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Vital Essay Writing Guidelines For Newcomers


Whether it’s your first essay in middle school, high school, or college, you’re probably feeling overwhelmed. If it’s two pages or ten, it can seem like an insurmountable task: how to start, what format to use, how to convey your ideas, or even having an idea in the first place are all things you can struggle with! Here are some important tips for writing a successful essay.

  • Read up on your topic. Before you do anything, make sure you know your topic. Go over your notes from class, or re-read parts of the text that are important to your paper. If it’s a research paper, brush up on at least two or three sources before putting pen to paper; it makes things a lot easier when you’re confident in the material you will be writing about!
  • Make an outline. Start with the things you know you want to say in your paper, just to get your creative juices flowing. You can go back and fill in the weaker spots later. Your outline doesn’t have to adhere to the standard Roman numeral outline; it’s for your own use, so do it however you like. Many people like the traditional outline, but if something else works for you, go with that. The outline will help give your paper a skeleton, and help you see where you may need to do more research or more brainstorming.
  • Just start writing. For many people, the best way to start writing is to just start writing! Don’t worry at that moment about structure or adhering to a format; just begin typing and see where your mind takes you. You might just surprise yourself!
  • Make sure you have an introduction, a body, and a conclusion. The introduction to your paper should give some general background information and give the reader an idea of the subject, time period, and direction of your paper. Don’t use too much background information, just enough to orient the reader. Your body is where the most of your work will take place; it’s where you will discuss the subject at length, using evidence from outside sources or otherwise to support the point you are trying to make. Your conclusion should have a brief summary of the paper, but it should also re-iterate why you wrote the paper. Why was the topic important? Why should someone care about it? End on a strong note; if you can’t imagine your reader leaning back in their seat and saying “wow!” after your last sentence, revisit it and try to make it stronger. It’s always good to end by addressing how the topic of your paper relates to the larger picture of contemporary society.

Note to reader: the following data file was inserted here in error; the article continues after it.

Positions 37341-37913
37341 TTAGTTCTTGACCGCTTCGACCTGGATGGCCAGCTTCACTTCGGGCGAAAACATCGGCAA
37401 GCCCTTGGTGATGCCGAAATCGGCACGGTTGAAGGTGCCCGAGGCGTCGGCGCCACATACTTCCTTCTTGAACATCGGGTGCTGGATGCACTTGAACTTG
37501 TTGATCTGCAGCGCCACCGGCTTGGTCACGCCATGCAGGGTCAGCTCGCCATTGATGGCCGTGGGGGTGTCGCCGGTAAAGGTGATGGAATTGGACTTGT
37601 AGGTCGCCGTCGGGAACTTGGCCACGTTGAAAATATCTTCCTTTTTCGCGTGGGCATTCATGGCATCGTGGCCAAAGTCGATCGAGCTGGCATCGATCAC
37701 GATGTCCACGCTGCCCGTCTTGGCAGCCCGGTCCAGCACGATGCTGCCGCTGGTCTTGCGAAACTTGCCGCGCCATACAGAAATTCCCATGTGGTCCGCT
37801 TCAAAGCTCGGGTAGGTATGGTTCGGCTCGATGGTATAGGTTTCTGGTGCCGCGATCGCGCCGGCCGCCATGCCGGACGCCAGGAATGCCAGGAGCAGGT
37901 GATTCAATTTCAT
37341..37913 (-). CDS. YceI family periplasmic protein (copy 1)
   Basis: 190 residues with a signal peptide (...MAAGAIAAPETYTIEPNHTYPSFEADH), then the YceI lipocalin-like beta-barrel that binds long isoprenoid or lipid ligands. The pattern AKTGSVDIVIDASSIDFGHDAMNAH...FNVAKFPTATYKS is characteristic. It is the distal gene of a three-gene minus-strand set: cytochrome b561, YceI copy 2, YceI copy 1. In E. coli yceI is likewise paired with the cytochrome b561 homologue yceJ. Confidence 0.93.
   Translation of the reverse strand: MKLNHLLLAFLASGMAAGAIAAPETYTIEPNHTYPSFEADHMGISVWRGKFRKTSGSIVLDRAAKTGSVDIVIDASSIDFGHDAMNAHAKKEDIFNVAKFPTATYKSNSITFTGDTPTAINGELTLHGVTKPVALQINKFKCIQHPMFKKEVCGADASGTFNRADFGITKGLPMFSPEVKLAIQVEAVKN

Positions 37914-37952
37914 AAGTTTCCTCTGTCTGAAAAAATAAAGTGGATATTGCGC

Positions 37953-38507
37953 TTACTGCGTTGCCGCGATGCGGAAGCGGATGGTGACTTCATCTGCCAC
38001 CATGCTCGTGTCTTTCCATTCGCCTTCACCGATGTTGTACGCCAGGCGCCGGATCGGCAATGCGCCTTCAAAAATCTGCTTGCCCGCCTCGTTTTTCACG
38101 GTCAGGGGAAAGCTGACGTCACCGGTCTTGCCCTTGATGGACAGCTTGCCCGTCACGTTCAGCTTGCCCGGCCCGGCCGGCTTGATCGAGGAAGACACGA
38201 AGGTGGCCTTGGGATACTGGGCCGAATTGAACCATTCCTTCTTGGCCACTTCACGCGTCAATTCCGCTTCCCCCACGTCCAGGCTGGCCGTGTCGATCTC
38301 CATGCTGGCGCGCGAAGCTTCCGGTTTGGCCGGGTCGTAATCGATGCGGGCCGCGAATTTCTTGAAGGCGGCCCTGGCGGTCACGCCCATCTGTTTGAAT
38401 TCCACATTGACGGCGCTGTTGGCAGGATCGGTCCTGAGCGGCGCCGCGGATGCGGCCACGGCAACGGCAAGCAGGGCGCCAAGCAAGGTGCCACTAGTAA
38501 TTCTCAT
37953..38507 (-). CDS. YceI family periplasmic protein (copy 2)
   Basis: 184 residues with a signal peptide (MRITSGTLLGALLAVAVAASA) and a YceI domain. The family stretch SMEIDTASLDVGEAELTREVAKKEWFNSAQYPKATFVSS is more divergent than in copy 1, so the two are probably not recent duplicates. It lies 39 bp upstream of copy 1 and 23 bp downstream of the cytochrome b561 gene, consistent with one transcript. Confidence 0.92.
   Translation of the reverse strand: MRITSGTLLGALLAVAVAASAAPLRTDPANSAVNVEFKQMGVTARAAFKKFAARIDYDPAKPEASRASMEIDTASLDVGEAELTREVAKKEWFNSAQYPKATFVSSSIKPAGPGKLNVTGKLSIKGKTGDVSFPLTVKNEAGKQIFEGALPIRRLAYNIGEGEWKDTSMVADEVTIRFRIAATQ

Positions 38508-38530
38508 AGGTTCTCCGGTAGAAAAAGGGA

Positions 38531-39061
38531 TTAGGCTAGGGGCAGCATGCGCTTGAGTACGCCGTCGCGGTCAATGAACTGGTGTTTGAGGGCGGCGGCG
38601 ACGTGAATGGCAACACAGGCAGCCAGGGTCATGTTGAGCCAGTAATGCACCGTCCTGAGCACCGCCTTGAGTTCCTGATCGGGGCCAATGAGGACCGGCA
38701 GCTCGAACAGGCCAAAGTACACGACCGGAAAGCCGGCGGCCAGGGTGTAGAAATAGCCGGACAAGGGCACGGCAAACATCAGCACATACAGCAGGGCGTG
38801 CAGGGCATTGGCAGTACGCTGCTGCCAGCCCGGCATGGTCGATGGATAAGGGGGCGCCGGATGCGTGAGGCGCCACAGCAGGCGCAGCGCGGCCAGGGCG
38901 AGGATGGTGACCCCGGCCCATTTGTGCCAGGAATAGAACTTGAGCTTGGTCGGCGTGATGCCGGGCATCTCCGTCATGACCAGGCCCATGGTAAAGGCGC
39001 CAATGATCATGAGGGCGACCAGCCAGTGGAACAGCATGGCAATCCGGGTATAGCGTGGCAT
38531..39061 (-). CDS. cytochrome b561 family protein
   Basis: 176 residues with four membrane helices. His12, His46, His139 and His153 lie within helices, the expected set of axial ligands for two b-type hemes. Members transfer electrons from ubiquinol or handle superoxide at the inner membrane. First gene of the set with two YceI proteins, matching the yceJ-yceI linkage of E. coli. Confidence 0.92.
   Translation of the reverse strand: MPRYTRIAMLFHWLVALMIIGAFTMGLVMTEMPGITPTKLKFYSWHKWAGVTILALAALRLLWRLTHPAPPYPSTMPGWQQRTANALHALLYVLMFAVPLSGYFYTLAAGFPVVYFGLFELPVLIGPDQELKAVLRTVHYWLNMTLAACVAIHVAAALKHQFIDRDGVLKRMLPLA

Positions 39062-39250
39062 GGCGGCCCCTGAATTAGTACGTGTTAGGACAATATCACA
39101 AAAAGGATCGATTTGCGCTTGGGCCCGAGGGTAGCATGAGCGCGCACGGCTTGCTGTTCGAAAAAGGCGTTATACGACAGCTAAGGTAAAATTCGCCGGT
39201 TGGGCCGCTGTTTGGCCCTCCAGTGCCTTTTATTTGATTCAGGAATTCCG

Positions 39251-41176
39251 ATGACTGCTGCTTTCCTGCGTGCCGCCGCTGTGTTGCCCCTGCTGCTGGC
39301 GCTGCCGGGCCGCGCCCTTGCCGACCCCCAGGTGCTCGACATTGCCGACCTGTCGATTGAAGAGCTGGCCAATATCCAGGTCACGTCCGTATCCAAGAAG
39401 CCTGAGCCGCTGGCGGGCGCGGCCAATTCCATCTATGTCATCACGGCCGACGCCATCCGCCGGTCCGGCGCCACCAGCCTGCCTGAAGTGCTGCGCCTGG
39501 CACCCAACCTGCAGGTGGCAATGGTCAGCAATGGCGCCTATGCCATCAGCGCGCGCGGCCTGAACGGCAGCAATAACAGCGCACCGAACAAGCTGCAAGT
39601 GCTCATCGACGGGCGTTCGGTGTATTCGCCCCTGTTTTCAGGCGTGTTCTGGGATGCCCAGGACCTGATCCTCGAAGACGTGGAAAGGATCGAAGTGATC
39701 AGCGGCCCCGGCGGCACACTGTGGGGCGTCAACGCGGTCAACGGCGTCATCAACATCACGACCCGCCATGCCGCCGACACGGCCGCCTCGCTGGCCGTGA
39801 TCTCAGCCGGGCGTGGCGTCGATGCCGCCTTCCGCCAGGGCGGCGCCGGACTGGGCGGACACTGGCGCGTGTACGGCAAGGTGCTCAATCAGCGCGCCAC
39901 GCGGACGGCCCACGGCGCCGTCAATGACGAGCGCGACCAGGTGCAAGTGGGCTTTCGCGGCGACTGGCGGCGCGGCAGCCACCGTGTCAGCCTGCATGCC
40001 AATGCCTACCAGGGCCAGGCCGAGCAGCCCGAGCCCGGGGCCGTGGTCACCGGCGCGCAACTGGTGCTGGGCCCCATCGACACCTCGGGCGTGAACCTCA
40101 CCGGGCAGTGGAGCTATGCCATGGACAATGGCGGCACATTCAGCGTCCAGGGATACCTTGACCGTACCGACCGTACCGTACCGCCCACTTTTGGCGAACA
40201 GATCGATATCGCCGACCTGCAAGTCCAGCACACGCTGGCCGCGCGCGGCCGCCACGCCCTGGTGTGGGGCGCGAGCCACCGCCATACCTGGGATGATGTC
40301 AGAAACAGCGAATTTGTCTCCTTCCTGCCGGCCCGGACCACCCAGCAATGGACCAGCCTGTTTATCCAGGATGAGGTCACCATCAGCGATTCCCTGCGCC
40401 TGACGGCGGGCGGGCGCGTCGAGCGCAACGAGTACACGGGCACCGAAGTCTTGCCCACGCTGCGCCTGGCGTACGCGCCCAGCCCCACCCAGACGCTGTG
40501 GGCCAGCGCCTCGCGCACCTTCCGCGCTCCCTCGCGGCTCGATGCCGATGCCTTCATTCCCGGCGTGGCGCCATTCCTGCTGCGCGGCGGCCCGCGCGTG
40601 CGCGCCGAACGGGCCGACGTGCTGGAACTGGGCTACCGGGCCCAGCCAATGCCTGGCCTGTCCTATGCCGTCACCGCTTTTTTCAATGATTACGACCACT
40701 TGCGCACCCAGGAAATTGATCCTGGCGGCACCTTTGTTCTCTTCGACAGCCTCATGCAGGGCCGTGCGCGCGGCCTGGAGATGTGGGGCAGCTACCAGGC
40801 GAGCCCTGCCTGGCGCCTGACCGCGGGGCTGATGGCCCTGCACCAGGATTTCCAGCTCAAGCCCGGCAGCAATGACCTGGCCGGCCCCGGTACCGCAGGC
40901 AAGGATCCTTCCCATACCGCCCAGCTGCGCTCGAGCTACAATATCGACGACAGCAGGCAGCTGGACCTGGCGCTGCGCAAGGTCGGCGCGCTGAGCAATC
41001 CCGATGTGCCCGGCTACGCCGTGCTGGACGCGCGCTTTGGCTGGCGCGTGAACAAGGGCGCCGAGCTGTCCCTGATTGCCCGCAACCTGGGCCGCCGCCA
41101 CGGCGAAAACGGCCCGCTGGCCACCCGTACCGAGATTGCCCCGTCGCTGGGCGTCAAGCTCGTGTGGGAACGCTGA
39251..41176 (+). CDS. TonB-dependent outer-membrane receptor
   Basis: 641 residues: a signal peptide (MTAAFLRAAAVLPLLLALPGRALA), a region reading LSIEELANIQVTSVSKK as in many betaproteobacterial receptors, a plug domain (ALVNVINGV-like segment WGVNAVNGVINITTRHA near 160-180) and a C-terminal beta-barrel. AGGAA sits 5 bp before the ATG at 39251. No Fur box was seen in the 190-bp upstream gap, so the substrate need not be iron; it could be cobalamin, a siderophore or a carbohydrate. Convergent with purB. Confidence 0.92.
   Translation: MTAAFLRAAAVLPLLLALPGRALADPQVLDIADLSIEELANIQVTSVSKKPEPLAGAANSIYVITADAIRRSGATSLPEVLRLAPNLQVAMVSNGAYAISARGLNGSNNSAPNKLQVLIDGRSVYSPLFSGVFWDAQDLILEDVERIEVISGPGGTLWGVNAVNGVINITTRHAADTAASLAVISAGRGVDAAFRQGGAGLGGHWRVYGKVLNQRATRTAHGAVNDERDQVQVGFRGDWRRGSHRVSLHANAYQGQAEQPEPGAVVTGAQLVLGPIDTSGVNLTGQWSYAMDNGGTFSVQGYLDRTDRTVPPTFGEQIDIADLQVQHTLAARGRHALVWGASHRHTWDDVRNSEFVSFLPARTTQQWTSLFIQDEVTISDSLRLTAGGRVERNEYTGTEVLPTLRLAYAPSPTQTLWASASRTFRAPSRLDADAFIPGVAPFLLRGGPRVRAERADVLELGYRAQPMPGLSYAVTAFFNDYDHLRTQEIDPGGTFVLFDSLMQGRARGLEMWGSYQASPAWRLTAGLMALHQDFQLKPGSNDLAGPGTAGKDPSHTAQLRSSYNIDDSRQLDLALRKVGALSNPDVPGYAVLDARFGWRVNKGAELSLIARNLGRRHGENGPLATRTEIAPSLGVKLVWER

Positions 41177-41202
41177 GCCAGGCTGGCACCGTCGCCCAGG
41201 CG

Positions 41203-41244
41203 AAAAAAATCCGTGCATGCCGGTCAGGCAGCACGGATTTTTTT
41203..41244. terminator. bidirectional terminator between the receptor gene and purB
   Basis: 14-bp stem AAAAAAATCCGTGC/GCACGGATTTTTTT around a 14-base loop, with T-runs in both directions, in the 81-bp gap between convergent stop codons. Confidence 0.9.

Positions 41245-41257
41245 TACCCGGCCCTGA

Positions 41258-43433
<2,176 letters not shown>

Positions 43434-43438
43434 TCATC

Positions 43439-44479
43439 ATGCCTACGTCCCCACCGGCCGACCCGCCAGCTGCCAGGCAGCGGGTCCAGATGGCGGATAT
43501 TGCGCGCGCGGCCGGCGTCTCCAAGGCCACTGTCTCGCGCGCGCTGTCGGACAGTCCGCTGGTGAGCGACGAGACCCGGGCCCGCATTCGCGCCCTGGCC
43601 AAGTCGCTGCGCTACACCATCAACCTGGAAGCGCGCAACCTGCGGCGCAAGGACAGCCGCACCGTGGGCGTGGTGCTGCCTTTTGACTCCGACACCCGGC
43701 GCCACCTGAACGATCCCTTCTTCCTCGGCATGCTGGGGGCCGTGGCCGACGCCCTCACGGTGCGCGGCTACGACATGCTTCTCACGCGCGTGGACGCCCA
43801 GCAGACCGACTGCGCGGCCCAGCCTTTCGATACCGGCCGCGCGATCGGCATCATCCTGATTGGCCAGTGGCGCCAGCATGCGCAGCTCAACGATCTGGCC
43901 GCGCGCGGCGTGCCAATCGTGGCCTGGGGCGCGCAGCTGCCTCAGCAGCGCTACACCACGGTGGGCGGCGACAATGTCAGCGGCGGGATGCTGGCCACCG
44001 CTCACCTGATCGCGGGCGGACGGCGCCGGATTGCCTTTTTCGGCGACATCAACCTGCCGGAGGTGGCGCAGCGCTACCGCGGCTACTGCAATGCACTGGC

• Try using the following formula for your body paragraphs. You should try to make your body paragraphs full of strong sentences supported by facts. A good rule of thumb is the formula of: “Statement. Commentary. Commentary.” In the “statement” sentence, state something important to your paper, whether it’s a fact, a relevant quote, or an idea that ties into your thesis. Follow it with two commentary sentences, where you either provide evidence of the statement, or interpret it for your reader in the larger context of your paper. Here is an example of three sentences that follow this formula:
    • Statement: In the last chapters of To Kill a Mockingbird, Boo Radley saves the children by committing a crime, but he does not get persecuted for it.
    • Commentary: This relates to Atticus’ story about not killing mockingbirds because they don’t hurt anyone, they just make beautiful music. Boo Radley is a mockingbird in the sense that he only committed a crime in order to serve the greater good, so it would be cruel to punish him for it.